The patient provided a maximal physiological effort CPET indicated by a peak exercise respiratory exchange ratio of 1.17. He achieved a peak heart rate of 185 b·min−1 and peak exercise oxygen uptake (V̇o2) of 32.1 mL·kg−1·min−1, amounting to 93% and 90% of predicted values, respectively. Notable features of his exercise ECG included PR interval prolongation, but without complete loss of delta waves (Figures 2 and 3). An abrupt loss of the delta wave from one heartbeat to another would have been consistent with a lower-risk AP.

FIGURE 2.

Exercise ECG obtained 1 min into exercise on supine bike at a heart rate of 95 b·min−1. Sweep speed has been increased from 25 mm·s−1 to 50 mm·s−1 to better illustrate delta waves which remain visible (red arrows).

FIGURE 2.

Exercise ECG obtained 1 min into exercise on supine bike at a heart rate of 95 b·min−1. Sweep speed has been increased from 25 mm·s−1 to 50 mm·s−1 to better illustrate delta waves which remain visible (red arrows).

Close modal
FIGURE 3.

Exercise ECG obtained at peak exercise, 11 min into exercise at a heart rate of 169 b·min−1. Again, delta waves remain visible (red arrows).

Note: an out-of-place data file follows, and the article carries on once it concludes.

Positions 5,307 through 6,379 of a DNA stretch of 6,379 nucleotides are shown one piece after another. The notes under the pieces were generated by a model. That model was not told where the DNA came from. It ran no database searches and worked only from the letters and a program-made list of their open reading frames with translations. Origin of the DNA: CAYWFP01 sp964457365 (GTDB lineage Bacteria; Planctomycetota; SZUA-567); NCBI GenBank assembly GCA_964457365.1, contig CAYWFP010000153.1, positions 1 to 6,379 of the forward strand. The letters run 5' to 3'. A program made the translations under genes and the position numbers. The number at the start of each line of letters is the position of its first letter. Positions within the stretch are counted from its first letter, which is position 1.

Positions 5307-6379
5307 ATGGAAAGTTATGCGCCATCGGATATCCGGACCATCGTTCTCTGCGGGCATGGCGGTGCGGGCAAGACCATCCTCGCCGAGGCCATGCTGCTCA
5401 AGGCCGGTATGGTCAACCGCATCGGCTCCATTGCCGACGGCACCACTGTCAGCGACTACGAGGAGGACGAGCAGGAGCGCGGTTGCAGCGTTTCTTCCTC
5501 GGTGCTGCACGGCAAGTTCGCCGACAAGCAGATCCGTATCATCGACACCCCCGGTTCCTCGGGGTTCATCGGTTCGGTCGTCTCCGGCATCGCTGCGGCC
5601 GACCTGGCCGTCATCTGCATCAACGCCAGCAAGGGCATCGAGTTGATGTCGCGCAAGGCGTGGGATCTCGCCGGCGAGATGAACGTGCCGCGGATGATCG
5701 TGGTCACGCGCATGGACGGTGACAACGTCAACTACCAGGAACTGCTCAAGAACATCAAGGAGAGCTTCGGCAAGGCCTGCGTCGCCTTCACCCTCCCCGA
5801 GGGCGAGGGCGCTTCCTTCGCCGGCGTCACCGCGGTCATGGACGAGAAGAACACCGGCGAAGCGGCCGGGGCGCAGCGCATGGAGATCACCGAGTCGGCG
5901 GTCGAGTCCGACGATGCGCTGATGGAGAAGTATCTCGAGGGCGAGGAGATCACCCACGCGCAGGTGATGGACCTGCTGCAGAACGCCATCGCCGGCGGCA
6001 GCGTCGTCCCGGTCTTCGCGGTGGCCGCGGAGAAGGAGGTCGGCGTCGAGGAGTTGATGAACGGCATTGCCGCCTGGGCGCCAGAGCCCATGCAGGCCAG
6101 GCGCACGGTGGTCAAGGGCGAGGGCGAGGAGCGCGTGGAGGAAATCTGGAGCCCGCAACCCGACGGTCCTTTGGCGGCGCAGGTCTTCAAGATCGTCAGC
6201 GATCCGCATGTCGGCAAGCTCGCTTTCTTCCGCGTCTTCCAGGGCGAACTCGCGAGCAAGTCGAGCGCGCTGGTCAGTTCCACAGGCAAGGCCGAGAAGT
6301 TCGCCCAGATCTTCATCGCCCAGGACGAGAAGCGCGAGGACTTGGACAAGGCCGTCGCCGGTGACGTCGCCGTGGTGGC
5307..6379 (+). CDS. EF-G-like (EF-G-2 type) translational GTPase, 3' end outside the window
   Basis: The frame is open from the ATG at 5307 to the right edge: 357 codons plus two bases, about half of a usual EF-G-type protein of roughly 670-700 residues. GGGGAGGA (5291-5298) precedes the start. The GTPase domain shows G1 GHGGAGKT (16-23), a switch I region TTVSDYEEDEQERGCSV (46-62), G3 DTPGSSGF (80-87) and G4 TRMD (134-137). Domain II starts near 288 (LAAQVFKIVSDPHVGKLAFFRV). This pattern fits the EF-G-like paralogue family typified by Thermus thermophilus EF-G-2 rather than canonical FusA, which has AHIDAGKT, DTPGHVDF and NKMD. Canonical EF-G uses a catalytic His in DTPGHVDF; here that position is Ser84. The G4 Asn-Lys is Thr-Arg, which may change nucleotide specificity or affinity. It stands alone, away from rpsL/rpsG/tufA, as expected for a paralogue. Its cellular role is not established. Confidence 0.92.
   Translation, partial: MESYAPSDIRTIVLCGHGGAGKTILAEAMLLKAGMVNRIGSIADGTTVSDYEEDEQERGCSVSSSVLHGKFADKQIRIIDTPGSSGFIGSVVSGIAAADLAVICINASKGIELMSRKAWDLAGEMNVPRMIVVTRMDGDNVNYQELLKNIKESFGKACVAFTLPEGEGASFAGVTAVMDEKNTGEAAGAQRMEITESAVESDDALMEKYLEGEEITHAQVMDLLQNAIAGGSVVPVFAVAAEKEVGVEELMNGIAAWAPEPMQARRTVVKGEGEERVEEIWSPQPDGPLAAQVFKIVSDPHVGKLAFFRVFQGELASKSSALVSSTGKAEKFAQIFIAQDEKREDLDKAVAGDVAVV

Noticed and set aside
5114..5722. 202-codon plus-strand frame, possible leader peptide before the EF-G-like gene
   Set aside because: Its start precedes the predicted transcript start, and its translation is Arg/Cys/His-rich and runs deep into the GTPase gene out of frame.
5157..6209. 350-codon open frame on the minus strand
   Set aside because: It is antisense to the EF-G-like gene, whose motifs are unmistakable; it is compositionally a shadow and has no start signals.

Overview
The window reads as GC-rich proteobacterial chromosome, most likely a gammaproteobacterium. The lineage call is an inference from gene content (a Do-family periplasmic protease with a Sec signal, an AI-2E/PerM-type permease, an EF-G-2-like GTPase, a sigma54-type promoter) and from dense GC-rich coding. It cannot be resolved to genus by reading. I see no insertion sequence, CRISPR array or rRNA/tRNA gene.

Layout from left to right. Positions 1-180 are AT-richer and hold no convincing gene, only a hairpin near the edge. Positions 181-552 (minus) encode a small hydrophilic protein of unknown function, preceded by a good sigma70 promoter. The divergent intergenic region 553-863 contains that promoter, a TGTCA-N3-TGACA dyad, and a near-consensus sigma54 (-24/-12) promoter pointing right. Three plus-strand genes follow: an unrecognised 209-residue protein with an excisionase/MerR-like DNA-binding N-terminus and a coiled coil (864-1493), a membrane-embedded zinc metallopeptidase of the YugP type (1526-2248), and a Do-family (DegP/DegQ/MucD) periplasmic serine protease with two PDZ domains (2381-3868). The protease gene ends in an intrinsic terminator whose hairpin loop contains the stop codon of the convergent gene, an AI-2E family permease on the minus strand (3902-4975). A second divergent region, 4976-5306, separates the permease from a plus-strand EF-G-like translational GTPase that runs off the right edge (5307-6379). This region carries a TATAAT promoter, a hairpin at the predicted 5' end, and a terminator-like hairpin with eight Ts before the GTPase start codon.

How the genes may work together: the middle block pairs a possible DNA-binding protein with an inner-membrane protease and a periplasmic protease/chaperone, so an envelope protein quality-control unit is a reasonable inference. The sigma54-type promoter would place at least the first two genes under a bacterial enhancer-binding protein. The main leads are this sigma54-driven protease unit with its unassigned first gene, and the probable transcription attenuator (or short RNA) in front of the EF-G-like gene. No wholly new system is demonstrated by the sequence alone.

FIGURE 3.

Exercise ECG obtained at peak exercise, 11 min into exercise at a heart rate of 169 b·min−1. Again, delta waves remain visible (red arrows).

Close modal

After completing CPET the patient followed up with an electrophysiologist, who determined a high-risk pathway could not be definitively excluded. An invasive electrophysiology study (EPS) confirmed the presence of ventricular preexcitation, although falling within the low-risk category. This could be primarily attributed to an AP effective refractory period of 430 milliseconds (ms) while incrementally pacing the right atrium at a cycle length of 700 ms (85 b·min−1), and an atrioventricular (AV) node effective refractory period of 260 ms while pacing at 700 ms. The patient did not require medically necessary catheter ablation of the pathway, and he received unconditional medical clearance to return to competitive sport participation.

Etiology and Epidemiology

In a structurally normal heart in sinus rhythm, depolarization of the atrium starts in the sinoatrial node and eventually proceeds to the AV node. Following AV node conduction, the His-Purkinje system plays a major role in proper ventricular depolarization and early depolarization of the ventricles before the AV node is prevented by the naturally electrical-resistant cardiac tissue surrounding the AV node (1). This structural area of the heart electrically isolates the atria from the ventricles, except at the site of penetration of the AV conducting system (1,2).